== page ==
The Amalfi Coast is a 50-kilometer stretch of coastline along the southern edge of Italy’s Sorrentine Peninsula, in the Campania region. It’s a popular holiday destination, with sheer cliffs and a rugged shoreline dotted with small beaches and pastel-colored fishing villages. The coastal road between the port city of Salerno and clifftop Sorrento winds past grand villas, terraced vineyards and cliffside lemon groves. A kind climate, abundant resources and natural beauty have drawn people to this coast for many centuries, and the Greeks, Romans, Normans, Saracens, Arab-Sicilians and many others have left their mark.
Amalfi communities often cluster along cliffs, their terraces blending into the rock to add their own picturesque charm to the natural beauty of the coast. Upon closer inspection, towns like Amalfi and Ravello are home to many examples of artistic and architectural excellence—not a surprise, since this stretch of the Sorrento Peninsula has long attracted famous artists of all stripes.
Amalfi itself thrives as a picturesque tourist centre, but in the 11th and 12th centuries the city was a maritime republic, a naval power to be reckoned with throughout the Mediterranean. Amalfi’s ports also saw extensive trade with North Africa and the city retains cloisters of Arab-Sicilian architecture throughout, as well as the Arsenale—a partially preserved medieval shipyard from a glorious era.
In Paestum, columned temples to Poseidon, Hera, and Athena stand in what was, from the 7th century B.C., the Greek city of Poseidonia. These breathtaking structures are among the best preserved of their kind to be found anywhere in the world.
Until the 1800s the coast’s steep terrain meant that overland access to the region was possible only by mule. While many oases of quiet can still be found here, particularly away from tourist centres, the Amalfi Coast has changed irreversibly since then. But echoes of far more distant eras remain, including ancient cathedrals, gardens. The stunning natural landscape and historical sites earned the Costiera Amalfitana (Amalfi Coast) World Heritage status in 1997.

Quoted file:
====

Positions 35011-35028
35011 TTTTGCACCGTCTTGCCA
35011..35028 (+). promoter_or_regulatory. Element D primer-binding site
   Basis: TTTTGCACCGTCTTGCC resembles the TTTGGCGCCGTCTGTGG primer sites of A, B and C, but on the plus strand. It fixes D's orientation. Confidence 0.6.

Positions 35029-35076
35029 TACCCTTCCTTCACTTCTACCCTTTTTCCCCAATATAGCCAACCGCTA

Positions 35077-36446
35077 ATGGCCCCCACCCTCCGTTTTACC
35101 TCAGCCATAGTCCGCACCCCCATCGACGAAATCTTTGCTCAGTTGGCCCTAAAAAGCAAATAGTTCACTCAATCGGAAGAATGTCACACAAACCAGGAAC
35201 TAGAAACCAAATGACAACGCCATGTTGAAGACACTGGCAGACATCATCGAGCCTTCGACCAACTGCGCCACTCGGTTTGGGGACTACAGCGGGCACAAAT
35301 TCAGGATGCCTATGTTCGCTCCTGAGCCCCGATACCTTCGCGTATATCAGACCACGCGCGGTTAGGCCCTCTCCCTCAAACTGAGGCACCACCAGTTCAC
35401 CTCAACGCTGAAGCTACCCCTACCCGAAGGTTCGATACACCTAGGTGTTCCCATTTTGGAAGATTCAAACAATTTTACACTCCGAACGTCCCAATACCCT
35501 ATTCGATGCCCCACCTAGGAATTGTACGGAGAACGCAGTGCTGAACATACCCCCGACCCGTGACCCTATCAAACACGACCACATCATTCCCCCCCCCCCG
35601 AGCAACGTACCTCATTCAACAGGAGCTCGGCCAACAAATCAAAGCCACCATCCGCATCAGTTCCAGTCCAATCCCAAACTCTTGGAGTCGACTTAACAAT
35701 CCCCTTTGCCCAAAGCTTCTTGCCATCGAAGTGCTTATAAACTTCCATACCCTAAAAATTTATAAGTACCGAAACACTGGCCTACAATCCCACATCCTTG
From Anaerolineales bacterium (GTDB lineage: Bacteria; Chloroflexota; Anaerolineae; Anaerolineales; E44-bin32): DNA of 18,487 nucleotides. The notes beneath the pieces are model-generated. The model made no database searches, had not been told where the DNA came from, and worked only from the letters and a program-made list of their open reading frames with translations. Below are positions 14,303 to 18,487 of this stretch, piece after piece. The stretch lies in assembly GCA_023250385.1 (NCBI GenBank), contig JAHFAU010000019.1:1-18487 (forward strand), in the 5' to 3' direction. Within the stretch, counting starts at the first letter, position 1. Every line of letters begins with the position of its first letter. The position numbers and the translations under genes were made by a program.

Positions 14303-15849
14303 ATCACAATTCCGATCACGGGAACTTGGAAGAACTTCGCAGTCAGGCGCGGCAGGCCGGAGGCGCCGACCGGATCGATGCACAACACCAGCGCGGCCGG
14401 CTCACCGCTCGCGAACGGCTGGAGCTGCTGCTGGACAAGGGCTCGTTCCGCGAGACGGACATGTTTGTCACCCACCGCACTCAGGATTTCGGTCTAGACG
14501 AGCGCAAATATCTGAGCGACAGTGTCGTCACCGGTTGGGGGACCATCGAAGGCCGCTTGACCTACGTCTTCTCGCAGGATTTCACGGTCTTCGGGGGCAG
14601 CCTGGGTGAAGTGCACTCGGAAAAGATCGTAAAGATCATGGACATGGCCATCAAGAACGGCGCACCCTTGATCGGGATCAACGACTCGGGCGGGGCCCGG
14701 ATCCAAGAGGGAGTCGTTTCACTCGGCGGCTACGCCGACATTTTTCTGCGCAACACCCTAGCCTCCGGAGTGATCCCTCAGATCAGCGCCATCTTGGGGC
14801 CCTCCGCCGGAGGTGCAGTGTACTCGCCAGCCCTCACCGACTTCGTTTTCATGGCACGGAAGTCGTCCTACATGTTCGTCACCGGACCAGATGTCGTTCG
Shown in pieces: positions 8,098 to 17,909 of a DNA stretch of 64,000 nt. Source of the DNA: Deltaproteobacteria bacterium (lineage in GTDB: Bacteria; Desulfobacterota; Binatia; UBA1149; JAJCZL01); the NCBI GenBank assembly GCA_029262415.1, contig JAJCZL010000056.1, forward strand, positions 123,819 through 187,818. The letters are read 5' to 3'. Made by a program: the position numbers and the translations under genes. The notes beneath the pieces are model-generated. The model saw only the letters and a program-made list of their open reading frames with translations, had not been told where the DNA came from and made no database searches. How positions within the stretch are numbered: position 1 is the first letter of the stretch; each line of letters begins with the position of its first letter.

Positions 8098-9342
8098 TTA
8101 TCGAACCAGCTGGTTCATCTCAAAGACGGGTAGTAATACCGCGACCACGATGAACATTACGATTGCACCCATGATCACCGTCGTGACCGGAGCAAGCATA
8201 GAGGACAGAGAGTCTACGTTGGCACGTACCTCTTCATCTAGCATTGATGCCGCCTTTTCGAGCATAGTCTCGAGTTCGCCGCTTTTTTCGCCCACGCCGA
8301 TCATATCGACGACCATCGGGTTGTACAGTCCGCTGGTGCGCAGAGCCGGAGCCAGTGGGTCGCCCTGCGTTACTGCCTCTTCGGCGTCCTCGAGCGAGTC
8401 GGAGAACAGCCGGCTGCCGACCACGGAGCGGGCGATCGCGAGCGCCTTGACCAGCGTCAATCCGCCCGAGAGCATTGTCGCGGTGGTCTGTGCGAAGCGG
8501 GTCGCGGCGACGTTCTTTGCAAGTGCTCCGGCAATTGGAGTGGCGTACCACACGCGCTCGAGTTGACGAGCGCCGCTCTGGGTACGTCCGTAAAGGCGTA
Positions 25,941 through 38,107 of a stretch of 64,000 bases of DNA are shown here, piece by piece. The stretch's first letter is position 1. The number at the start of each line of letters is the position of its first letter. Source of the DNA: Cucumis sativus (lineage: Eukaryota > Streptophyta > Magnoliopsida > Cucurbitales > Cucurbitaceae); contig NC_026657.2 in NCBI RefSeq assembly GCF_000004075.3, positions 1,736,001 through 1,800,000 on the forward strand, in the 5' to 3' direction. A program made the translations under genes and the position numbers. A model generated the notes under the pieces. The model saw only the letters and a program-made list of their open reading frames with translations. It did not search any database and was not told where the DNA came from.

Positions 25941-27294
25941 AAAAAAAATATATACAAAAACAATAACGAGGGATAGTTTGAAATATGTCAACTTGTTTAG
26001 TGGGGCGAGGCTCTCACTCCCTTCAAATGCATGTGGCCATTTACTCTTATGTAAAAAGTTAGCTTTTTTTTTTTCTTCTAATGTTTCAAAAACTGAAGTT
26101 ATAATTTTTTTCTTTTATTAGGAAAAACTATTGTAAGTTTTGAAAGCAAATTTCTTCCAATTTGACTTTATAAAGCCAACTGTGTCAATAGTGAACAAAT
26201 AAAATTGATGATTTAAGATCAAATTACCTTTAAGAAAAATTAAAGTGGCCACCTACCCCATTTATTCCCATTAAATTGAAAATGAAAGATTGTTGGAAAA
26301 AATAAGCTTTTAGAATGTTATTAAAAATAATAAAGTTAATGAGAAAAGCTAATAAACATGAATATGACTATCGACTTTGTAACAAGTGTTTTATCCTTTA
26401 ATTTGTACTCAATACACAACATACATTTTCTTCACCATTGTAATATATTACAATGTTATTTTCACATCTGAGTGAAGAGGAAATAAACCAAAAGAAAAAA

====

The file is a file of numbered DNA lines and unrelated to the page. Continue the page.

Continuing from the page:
The Cathedral of St. Andrew was built in the early 1200s. The cathedral features a dramatic location atop a steep flight of stairs, an Arab-influenced exterior, and the relics of St. Andrew the Apostle (the patron saint of Amalfi) in its crypt. The brother of St. Peter, Andrew was a fisherman and one of the first apostles. According to tradition, Andrew spread the gospel in Greece until he was executed by crucifixion on a diagonal cross in Patras. Andrew’s remains were transferred from Patras to Constantinople around 357 to be placed in Constantine’s new Church of the Holy Apostles. During the Fourth Crusade, Cardinal Pietro Capuano took Andrew’s relics from Constantinople and brought them to Amalfi. They arrived on 8th May 1208 and were placed in the cathedral’s crypt, where they remain today.
The cathedral looms impressively over the small Piazza Duomo from atop 62 broad stairs. Its facade, an 1800s approximation of the original, is an Arab-Sicilian riot of stripes, arches and mosaics. The bell tower on the left has a highly elaborate top, comprised of a central cupola surrounded by four turrets at the corners, all decorated with green and yellow tiles. The cathedral’s central portal features a fine set of medieval bronze doors, the first to appear in Italy. Remains of silver inlays depicting Christ, Mary, and various saints can still be seen. The bronze doors are framed by a Romanesque portal, carved with vines inhabited by mythical beasts.
The interior of Amalfi Cathedral is sumptuously Baroque but the underlying architecture is Romanesque. The paintings on the walls and ceilings depict the life and miracles of St. Andrew. The high altar is made from the sarcophagus of Archbishop Pietro Capuano, decorated with fine bas-reliefs of the Twelve Apostles with St. Basil, St. Nicholas, Jesus and the Virgin Mary.
The Cloister of Paradise, entered at the left side of the cathedral’s portico, is one of the highlights of Amalfi Cathedral. Built between 1266-68 to house the tombs of Amalfi’s wealthy merchants, it features slender double columns and Moorish-style arcades made of pure white marble. In the centre is a Mediterranean garden, the surrounding walkways of which are full of notable historic art.